'86.(1) No foreign State may be sued in any Court otherwise competent to try the suit except with the consent of the Central Government certified in writing by a Secretary to that Government : Provided that a person may, as a tenant of immovable property, sue without such consent as aforesaid a foreign State from whom he holds or claims to hold the property. (2) Such consent may be given with respect to a specified suit or to several specified suits or with respect to all suits of any specified class or classes, and may specify, in the case of any suit or class of suits, the Court in which the foreign State may be sued, but it shall not be given, unless it appears to the Central Government that the foreign State; (a) has instituted a suit in the Court against the person desiring to sue it, or (b) by itself or another, trades within the local limits of the jurisdiction of the Court, or (c) is in possession of immovable property situate within those limits and is to be sued with reference to such property or for money charged thereon, or (d) has expressly or impliedly waived the privilege accorded to it by this section. (3) Except with the consent of the Central Government, certified in writing by a Secretary to that Government, no decree shall be executed against the property of any foreign State. (4) The proceeding provisions of this section shall apply in relation to (a) any Ruler of a foreign State; (aa) any Ambassador or Envoy of a foreign State; (b) any High Commissioner of a Commonwealth country; and (c) any such member of the staff of the foreign State or the staff or retinue of the Ambassador or Envoy of a foreign State or of the High Commissioner of a Commonwealth country as the Central Government may, by general or special order, specify in this behalf, as they apply in relation to a foreign State. (5) The following persons shall not be arrested under this Code, namely : (a) any Ruler of a foreign State; (b) any Ambassador or Envoy of a foreign Stale; (c) any High Commissioner of a Commonwealth country; (d) any such member of the staff of the foreign State or the staff or retinue of the Ruler. Ambassador or Envoy of a foreign State or of the High Commissioner of a Commonwealth country, as the Central Government may, by general or special order, specify in this behalf. (6) Where a request is made to the Central Government for the grant of any consent referred to in sub-section (1), the Central Government shall, before refusing to accede to the request in whole or in part, give to the person making the request a reasonable opportunity of being heard.'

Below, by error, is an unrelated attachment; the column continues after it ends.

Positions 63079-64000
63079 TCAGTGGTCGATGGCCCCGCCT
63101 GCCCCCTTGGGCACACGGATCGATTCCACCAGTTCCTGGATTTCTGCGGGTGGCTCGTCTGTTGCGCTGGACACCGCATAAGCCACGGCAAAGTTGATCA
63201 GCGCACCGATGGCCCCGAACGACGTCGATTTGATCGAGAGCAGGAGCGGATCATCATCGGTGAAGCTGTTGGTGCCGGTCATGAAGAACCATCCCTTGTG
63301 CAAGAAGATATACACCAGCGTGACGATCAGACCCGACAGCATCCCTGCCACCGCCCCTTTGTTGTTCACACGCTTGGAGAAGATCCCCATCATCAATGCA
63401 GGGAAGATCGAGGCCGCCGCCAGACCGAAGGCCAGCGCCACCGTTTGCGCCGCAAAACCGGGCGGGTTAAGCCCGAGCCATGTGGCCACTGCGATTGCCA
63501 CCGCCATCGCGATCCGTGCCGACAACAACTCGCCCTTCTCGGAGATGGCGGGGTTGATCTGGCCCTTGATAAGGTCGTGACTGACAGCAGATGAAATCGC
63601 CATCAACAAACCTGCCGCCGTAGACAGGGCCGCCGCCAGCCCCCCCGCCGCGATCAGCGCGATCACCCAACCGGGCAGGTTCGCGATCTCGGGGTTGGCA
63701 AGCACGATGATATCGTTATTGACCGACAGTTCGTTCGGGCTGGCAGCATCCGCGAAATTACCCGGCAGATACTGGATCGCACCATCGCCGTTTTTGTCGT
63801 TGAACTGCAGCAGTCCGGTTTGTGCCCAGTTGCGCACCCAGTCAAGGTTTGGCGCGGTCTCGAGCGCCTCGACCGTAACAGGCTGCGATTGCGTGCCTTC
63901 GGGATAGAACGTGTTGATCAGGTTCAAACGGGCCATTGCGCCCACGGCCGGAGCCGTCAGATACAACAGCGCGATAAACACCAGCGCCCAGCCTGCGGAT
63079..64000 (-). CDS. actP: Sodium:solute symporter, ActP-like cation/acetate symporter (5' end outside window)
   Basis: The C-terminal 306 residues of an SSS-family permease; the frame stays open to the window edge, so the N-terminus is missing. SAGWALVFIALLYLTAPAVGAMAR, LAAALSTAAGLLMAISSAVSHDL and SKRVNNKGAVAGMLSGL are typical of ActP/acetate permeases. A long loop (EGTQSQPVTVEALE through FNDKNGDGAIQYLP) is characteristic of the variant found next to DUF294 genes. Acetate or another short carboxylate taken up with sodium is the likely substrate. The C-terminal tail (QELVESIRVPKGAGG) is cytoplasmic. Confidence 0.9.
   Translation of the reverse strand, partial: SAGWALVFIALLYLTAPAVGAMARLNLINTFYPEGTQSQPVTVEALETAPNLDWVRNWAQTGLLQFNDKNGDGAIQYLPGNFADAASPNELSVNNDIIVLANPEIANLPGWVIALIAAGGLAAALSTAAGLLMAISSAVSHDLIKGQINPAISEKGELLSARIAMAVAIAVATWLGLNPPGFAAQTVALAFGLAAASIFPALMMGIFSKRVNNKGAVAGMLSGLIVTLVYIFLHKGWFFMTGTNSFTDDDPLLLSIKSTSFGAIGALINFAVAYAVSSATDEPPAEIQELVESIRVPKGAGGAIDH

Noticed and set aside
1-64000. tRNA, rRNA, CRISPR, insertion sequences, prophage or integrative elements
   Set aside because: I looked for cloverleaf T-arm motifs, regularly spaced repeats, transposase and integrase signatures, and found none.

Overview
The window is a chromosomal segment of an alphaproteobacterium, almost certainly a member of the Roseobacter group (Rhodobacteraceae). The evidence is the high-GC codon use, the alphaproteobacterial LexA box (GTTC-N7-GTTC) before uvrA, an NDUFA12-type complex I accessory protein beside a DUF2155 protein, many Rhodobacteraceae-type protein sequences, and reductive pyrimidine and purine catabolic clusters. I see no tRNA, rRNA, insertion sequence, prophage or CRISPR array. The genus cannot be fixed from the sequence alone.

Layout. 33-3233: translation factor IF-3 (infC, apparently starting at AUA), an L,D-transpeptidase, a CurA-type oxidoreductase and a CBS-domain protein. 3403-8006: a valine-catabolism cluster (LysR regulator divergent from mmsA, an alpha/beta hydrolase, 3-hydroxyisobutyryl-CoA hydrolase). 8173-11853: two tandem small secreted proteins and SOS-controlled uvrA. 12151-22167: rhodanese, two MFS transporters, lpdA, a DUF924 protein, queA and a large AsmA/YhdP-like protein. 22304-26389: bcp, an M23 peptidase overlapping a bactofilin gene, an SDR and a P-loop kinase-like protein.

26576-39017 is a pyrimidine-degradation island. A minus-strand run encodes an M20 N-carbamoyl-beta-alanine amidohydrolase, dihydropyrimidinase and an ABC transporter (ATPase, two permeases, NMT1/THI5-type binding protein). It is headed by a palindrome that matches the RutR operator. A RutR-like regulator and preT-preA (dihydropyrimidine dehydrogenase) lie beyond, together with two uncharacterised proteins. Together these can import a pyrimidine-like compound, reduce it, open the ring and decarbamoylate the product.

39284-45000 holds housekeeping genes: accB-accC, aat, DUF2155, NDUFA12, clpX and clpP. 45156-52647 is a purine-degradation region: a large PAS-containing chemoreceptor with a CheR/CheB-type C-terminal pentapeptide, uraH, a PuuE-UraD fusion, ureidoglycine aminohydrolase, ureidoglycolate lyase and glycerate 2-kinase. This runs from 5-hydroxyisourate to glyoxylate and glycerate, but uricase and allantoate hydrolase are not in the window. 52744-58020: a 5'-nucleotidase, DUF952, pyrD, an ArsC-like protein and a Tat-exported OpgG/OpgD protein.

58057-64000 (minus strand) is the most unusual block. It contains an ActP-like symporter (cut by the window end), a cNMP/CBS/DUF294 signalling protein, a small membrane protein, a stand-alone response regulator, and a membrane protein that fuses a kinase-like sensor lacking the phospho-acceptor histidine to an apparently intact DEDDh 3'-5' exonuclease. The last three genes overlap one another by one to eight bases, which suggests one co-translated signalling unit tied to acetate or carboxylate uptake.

The question of sovereign immunity or privileges in India depends upon !hc construction of the statutory provisions. Amendments have been made from time to lime in the Code. The Judicial Committee in Baroda's case (supra) had held that the provisions of Section 86 could not be waived. Clause (d) of sub-section (2) of Section 86 was substituted in 1951 which makes it clear that the privilege accorded could be waived either expressly or imoliedly. Section 433 of 1877 Code or Section 86 of 1908 Code did not prevent absolutely the suits against foreign Government or a trading Corporation which is an organ of a foreign Government Those suits were made conditional on the consent to be given on the satisfaction of the specified conditions. The trading or commercial activity of the sovereign is one of the conditions on the satisfaction of which the consent to sue can be given. When these provisions were made in the Code of 1877 and later enacted in the Code of 1908, the doctrine of immunity under International Law did not draw any distinction between acts jura imperia and act jura gestionis. Those provisions did not completely cover the field of doctrine of immunity under International Law, but adopted a modified doctrine, of immunity in the Code which is codifying Cnactment. The provisions of the Code are clear and explicit and thus only those provisions can be looked into for considering the extent. There was, now an opportunity to make amendments in the Code in 1976 when exhaustive amendments were being made and the transformation in the International Law about the doctrine of sovereign immunity had taken shape. The legislature did not make any amendments in that regard in the Code. The Code specifically deals with the immunity and the extent of it. It must be taken to be exhaustive, of the matter dealt with.
(9) The question whether a foreign State enjoys immunity in respect of a sovereign act but not in respect of a commercial act was raised before the Calcutta High. Court in 'U.A.R. v. Mirza Ali', : AIR1962Cal387 . Mr. Sobyasachi Mukerjee (as his Lordship then was) pointed out the 'then current developments of the principles of International Law, the views of Lord Denning and the views of eminent international jurists. The doctrine of restricted immunity based on the distinction between jura imperia and jura bastions was not accepted by the Division Bench as the positive international law of our country. The case was taken to the Supreme Court and is reported as 'Ali Akbar v. U.A.R.', : 1SCR319 . It was contended there that the Code being a codifying enactment and inasmuch as principle of international law has been recognised under Sections 86(1) and 87-A to the extent mentioned in 'those sections, only the relevant provisions of the Code can be looked at and the principles of international law can have no application whatsoever in India. It was also urged that the effect of Section 86(1). is to modify to a certain extent the doctrine of immunity recognised by international law and that it is a modified form of the absolute privilege enjoyed by independent sovereign and their ambassadors in the Courts in England in accordance with the principles of international law. It was held :